Waynesboro carries $400,000 in unpaid utilities, but will not refuse services to unpaid accounts
By Rebecca J. Barnabi
For Augusta Free Press
WAYNESBORO — The City of Waynesboro respected House Bill 5005, passed by the General Assembly and signed into law by Gov. Ralph Northam on Nov. 18, and did not enforce payment of utility bills during the COVID-19 pandemic.
Now the city has $400,000 in unpaid water and sewer bills by 2,016 residential and commercial accounts.
“It is the city’s goal to utilize relief programs, rather than cut-off processes, to bring accounts into satisfactory status,” said Waynesboro City Manager Mike Hamp. “Delinquent accounts not impacted by the pandemic are subject to normal collections.”
According to Hamp, the unpaid balance includes utility bills not paid before the pandemic began, and goes back four years.
“The city, voluntarily, observed the moratorium established by the Virginia SCC for regulated utilities from March until June; then established by ordinance(s) a specific moratorium on cut-offs for water and sewer, mirroring the SCC moratorium,” Hamp said.
The city resumed cut-offs for about 60 days as the SCC’s moratorium approached expiration. Then, it was “apparent that the state executive and legislative branches were reviewing and considering action to re-establish a moratorium on utility service cut-offs.”
Hamp said that customers with unpaid utility bills are provided information about relief and assistance programs.
“Depending on circumstance, customers may be provided either financial assistance and/or payment plan,” Hamp said. “Customers not impacted by the pandemic are subject to normal collection processes for delinquent accounts.”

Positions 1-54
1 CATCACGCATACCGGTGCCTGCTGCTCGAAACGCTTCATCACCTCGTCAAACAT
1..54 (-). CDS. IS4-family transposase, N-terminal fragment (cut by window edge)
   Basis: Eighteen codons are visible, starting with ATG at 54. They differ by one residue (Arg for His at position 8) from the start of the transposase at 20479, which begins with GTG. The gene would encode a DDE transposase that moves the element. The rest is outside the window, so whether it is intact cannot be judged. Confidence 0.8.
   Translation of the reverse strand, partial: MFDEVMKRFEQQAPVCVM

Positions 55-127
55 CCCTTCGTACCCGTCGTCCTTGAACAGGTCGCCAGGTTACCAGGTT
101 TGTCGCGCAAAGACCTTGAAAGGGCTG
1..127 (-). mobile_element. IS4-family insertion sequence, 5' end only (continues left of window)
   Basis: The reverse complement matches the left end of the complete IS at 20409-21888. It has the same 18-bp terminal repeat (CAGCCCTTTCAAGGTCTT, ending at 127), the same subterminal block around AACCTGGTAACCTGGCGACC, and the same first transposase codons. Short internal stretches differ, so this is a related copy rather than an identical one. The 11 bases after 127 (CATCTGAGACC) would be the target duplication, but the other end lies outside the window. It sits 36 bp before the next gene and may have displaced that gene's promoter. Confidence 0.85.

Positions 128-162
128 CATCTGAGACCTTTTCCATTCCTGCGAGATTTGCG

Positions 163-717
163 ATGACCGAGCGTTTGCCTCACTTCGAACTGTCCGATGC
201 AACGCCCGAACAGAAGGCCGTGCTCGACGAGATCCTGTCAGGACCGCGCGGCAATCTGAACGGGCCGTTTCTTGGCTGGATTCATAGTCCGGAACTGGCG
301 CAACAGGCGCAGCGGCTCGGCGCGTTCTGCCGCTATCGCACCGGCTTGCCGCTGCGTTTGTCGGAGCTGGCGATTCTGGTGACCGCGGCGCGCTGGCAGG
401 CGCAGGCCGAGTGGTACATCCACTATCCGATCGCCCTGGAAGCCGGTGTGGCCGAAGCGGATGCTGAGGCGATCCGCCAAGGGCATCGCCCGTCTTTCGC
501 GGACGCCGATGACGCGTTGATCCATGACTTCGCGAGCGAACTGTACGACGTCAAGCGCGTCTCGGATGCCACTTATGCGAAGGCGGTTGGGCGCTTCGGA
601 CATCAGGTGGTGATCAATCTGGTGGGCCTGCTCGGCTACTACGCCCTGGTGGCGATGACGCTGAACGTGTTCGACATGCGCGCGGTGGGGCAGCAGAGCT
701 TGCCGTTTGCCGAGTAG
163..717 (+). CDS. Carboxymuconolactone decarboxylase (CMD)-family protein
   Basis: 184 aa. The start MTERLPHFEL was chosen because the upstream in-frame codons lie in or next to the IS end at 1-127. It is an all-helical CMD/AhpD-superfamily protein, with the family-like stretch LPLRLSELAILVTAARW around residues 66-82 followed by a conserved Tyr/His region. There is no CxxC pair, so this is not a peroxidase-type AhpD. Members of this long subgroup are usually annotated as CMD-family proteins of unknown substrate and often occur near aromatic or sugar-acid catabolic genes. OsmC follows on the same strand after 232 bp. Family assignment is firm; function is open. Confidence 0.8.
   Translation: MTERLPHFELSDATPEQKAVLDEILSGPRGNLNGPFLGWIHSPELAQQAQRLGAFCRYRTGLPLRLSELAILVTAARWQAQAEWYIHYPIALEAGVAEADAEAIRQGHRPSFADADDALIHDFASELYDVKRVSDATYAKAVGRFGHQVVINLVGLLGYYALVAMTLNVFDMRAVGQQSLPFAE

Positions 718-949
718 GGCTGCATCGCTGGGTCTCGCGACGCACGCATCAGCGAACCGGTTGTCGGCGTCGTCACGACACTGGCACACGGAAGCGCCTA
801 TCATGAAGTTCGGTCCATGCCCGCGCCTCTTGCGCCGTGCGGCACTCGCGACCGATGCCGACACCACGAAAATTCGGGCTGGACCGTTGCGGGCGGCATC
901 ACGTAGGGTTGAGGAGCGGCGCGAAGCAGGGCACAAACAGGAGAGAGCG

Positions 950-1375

Included in each customer late notice, according to Hamp, is an attestation form, which requires the customer answer questions indicating whether he/she was impacted by the pandemic either by job loss, reduction in hours of work, loss of childcare options, or other factors created by the pandemic.
According to a city agenda briefing at Waynesboro City Council’s Jan. 25 meeting, the city appropriated $175,000 from the total amount of CARES Act funding it received to provide utility and rent/mortgage relief. From March to December of last year, $115,000 provided relief for rent assistance, and electric, water, sewer, gas and electric bills which were outstanding in the city.
“Utility services are among the chief concerns for families impacted by the pandemic and public health emergency,” Hamp said.
The city has not resumed cutting off utilities to unpaid accounts.
“We want to help families impacted by the pandemic through the available resources and programs. Any citizen or family impacted by the Coronavirus is encouraged to complete an application for relief,” Hamp said.